Sly Flourish’s Lazy Dungeon Master by Michael Shea. This book is short and sweet with a lot of neat tips, like creating character backstories using Fiasco). I’m glad I read this book before the gaming session because it saved me a lot of time and helped me DM more gracefully, I think.
How to Tell a Story by Mark Twain. What a poor title. This book had no direct advice about how to tell a story, and the two stories it contained were less than stellar. At least it was short.
How to be a Programmer: A Short, Comprehensive, and Personal Summary by Robert L. Read. This is a nice essay on how to be a programmer—there’s a lot more to the job than simply writing code. Read describes skills needed as a beginner, intermediate, and advanced programmer. I think this book could form the base of a class on software or be elaborated to create a nice book on the programming profession.
The Wise Man’s Fear by Patrick Rothfuss. I loved this book, and now I’m ready for book three. Speaking of waiting for the conclusion of a story, George R. R. Martin said, “He’s bloody good, this Rothfuss guy.” May both Patrick Rothfuss and GRRM finish their series soon!
The Curse of Chalion by Lois McMaster Bujold. I liked this book, but it fell short of what I expected from a Hugo Award winner. The story could have been told with many fewer words, although I don’t claim to know which words needed to be cut. There were some neat concepts; e.g., in this universe there are five gods who visit mortals. The gods grant blessings and bestow curses. There are also demons that can jump into human hosts and corrupt the person from the inside out, while granting some supernatural abilities.
Paladin of Souls by Lois McMaster Bujold. I had already completed the first book (The Curse of Chalion), so I continued on to this book. I preferred this one, perhaps because the story was richer for building on the realm of Chalion, which I had read a whole book about.
Boys Adrift by Leonard Sax. I thought this book made some good points, but I was ultimately unconvinced. In the introduction, Sax says that on college campuses females outnumber males 2:1; however, he also says that college is now 58% female and 42% male. 58:42 is not 2:1—it’s 1.38:1. From this point on, I was much more skeptical of the information. Sax’ five factors are video games, teaching methods, prescription drugs, endocrine disruptors, and devaluation of masculinity; of those, each have some merit, but it felt a bit like listening to an old person railing on young people. You know, “back in my day, men were men!” The evidence felt like a collection of anecdotes and a lot of just-so stories. Some of the ideas came across as shamefully outdated opinions, which is unfortunate. Why is it so highly rated? I suspect because there’s a huge selection bias—people who do not believe boys are adrift simply will not read the book.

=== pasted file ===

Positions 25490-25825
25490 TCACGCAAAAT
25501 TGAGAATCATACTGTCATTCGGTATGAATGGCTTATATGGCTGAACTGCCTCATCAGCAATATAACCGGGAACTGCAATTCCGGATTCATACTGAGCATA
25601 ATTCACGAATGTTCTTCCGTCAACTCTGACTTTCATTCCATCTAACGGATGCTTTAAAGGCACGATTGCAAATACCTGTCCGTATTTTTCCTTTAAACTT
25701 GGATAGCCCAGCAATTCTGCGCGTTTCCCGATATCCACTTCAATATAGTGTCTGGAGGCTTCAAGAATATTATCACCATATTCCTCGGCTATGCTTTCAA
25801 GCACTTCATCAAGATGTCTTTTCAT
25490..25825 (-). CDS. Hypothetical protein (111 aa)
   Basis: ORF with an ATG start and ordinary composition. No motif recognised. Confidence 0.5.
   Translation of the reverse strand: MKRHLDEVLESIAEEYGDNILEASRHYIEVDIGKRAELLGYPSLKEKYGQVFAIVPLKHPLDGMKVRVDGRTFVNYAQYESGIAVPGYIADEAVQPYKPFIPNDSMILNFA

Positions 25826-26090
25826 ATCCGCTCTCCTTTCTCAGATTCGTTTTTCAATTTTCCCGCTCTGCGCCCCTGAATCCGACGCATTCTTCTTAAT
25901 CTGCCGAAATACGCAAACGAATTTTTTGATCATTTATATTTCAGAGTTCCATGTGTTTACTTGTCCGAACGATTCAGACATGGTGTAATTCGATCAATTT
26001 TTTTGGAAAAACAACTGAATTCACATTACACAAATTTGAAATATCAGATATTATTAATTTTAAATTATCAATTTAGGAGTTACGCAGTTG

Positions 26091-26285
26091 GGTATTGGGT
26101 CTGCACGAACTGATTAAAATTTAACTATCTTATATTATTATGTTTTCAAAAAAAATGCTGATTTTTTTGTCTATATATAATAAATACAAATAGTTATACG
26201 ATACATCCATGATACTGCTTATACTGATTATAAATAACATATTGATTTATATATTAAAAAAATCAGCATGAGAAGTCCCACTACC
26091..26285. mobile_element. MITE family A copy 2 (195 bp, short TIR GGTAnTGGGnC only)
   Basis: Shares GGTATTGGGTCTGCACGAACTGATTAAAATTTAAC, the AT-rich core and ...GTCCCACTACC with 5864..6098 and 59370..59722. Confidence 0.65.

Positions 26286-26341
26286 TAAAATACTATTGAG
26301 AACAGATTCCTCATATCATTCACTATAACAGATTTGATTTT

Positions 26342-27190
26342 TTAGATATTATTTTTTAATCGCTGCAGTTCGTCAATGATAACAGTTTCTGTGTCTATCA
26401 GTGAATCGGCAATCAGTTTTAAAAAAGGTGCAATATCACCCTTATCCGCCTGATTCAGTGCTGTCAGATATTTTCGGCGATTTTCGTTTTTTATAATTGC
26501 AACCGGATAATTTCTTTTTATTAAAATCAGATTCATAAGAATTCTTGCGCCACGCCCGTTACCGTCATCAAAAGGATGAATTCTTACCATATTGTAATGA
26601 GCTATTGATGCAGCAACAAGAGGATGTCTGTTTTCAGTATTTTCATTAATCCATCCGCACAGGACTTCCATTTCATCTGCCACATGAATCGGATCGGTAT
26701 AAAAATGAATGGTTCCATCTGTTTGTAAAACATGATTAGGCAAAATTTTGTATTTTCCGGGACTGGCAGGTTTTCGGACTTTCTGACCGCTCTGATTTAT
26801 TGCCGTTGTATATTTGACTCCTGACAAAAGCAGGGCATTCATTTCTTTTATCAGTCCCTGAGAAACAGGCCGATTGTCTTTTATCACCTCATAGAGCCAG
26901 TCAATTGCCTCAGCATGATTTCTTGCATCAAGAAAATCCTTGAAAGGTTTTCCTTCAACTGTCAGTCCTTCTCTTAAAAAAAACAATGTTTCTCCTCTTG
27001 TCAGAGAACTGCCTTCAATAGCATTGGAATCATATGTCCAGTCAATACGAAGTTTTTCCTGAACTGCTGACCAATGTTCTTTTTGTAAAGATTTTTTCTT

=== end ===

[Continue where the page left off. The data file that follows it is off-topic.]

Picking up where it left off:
The Legacy: Legend of Drizzt, Book VII by R.A. Salvatore. It’s Drizzt—what’s not to like? I previously read books one and two; I mistakenly bought this one thinking it was three (it is actually 7). On the plus side, I can probably skip ahead in the story now that I know what happens after the books I missed!
Outlander by Diana Gabaldon. Andrea loved this series and wanted to know if I would like it too. I did not, but I cannot say why. There was a lot of sex, but plenty of books I like have sex; there was romance that did not resonate with me; there was a lot of history, which I must admit I don’t care about. I guess I would rather read about a badass Drow ranger defeating a golem than read about a woman lost in time.
The Dracula Chronicles: The Lamb of God by Shane KP Oneill. This was a very quick read that introduces Dracula. The first book published in this series takes place well after this prequel, but I thought it would be good to start at the beginning. It was good, so I plan to continue this series after I finish some other books.
Across the Nightingale Floor by Lian Hearn. An orphan assassin, sword-fighting, revenge and rebellion—I like it!
The Wealth of Nations by Adam Smith. I’ve heard a ton about this book, and I’d like to have a better grasp on economics. It started off well; Smith lays the foundation of economics and currency, and it is brilliant, logical stuff. That being said, I ultimately abandoned the book about 1/6th of the way in when the author stated how much tobacco you should expect from a negro between sixteen and sixty years. I know that in 1776 statements like that were not in poor taste—Smith was likely very progressive—but one too many outdated terms made me question how applicable the book truly is. I include the book in this list because I don’t plan to finish it.